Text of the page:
Diane St-Denis has always been around sport in one way or another so when the opportunity arose to get back into the game on the front line she jumped at the chance.
“There’s a different energy at a college or university when you’re dealing with athletics and I was missing that,” said St-Denis, the Athletic Director at Red Deer College. She had previously worked at Simon Fraser University but also with provincial and national sports organizations.
“You’re at a desk and you’re not in the performance. You might be working on administrative policies and things like that but you’re not feeling it. You’re not breathing it and living it on a day to day basis.”
Some friends in the post-secondary sports loop heard about the RDC job and got in touch with her to check into the position.
So St-Denis starting doing some research on RDC , coming away with glowing reviews about the programs, the coaches and all that went with the college. She came to the conclusion RDC would be a great environment to work in.
The feeling was mutual and she was hired this past summer to take over the reins from Keith Hansen. Her first order of business was to learn more about the building where she would be working in.
“You do the same thing when you start a new job. You try to get a feel of what has been happening. Who is doing what? What are the areas of strength? What has been identified as areas of improvement?”
She needed to get a feel for the academic side of the portfolio along with how athletics is run, the history of athletics and the legacy of athletics.
“And how we fit within the community and the sports system in Alberta and I have to admit, that part of that learning is still going on every day.”
She spent time meeting with members of administration to learn more about their jobs because her feeling is athletics is not one department in the college.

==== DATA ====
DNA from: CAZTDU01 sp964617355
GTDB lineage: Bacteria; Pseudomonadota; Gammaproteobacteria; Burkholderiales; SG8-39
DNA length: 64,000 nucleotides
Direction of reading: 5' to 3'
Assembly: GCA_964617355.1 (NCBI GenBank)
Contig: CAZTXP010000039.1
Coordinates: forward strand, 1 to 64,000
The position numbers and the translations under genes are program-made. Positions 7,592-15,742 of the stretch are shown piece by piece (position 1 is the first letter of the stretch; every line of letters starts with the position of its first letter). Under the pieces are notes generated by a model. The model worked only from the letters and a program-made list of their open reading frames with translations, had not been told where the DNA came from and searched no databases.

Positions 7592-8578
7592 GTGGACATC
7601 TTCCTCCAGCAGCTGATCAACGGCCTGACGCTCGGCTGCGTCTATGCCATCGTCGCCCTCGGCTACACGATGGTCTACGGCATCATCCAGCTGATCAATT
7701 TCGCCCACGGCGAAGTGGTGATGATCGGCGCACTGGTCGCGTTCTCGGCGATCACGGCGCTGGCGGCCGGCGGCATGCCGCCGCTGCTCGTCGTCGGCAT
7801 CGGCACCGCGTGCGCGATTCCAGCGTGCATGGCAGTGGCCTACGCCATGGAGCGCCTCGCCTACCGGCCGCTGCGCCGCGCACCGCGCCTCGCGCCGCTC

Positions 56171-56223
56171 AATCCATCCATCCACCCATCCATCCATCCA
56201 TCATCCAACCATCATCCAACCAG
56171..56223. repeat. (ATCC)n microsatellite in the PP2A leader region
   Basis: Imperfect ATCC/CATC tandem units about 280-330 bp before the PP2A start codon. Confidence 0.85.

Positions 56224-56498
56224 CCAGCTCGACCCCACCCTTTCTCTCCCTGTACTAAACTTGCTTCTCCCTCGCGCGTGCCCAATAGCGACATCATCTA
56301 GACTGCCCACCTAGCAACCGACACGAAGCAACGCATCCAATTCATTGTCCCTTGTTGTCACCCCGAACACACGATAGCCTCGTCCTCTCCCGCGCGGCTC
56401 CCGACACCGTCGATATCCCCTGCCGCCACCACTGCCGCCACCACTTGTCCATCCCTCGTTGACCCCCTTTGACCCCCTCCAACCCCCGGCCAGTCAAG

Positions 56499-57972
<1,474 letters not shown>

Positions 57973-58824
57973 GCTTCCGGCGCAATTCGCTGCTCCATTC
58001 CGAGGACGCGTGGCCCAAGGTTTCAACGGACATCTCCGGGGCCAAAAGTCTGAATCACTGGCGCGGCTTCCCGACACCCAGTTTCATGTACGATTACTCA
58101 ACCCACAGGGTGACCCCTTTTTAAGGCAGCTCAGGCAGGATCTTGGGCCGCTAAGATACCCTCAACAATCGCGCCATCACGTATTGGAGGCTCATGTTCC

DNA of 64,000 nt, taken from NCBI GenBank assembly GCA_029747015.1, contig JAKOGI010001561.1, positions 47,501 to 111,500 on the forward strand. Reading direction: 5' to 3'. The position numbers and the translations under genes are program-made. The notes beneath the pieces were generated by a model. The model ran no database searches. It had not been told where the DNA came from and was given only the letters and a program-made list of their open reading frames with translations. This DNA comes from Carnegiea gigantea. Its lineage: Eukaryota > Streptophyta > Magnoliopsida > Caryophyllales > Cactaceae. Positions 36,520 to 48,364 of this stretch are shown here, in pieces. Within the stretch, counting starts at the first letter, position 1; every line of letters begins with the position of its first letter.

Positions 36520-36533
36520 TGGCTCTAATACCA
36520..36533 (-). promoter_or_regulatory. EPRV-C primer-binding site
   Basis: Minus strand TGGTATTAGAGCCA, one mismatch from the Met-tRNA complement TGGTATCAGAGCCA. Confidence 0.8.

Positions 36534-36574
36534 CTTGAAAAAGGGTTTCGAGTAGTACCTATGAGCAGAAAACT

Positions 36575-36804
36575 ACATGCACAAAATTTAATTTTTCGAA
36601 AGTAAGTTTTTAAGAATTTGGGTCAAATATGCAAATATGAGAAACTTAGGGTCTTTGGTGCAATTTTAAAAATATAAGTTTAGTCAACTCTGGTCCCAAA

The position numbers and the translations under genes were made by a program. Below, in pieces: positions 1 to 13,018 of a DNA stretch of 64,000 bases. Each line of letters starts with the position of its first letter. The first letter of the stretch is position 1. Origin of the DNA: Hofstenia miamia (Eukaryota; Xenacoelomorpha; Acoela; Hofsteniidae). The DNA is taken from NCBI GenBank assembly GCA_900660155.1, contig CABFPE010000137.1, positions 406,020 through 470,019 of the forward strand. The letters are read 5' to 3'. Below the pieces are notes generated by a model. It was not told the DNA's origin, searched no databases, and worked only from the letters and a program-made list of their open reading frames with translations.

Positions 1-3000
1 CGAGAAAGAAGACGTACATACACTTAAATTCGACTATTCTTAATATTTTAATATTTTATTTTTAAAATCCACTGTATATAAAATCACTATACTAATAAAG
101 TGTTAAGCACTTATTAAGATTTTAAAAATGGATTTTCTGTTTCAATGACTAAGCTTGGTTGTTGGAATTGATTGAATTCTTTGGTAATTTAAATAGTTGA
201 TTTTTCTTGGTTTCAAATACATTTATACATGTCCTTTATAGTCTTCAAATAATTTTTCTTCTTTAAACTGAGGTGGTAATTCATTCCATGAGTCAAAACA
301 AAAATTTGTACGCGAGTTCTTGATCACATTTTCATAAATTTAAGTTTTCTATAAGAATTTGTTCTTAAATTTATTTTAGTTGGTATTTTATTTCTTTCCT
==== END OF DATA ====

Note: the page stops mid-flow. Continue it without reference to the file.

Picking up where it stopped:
“Athletics is the entire college,” she said. “Especially here at Red Deer College. We rely on a lot of different departments to help us out whether it’s our fundraising, our publications. We rely on the academic side as well to help our students be successful.”
St-Denis said she was quite impressed with the sports legacy at RDC with such a strong volleyball program but was quick to add the college hangs its hat on all sports, the athletes and coaches.
“It was one of the drawing cards for me, looking at the breadth of success they’ve had in athletics and also in academics because I’ve seen all the academic All-Canadians they’ve had over the years. That’s appealing.”
Another factor in her decision was being able to see results from working at the college level when it came to developing these young adults.
“People sometimes forget there are a lot of lessons learned through athletics. Those skills you don’t learn in a classroom but boy, the companies always look for them,” she said. “That’s what I was missing. I would wake up in the morning going, I’m not seeing the result. Well you’re seeing the result everyday if you work at a college or university.”
She has her sights set on some long term strategies for RDC, like how to fill the new Gary Harris Health, Wellness and Sports Centre coming on line and how to attract national championships.
“We want to have national championship in our building almost every year if possible. If not, then every second year.”
Another road she wants to travel down is improving athletics at the college of course but also doing something within Central Alberta.
“We’re starting to have some conversations with some provincial sports organizations. Sure you want to use our gym but how does that help us develop sport in Central Alberta? That has to be an objective for us because guess where we’re recruiting from.”
So the game plan is taking shape and the hard work to make it a success is underway. Then she will see some results.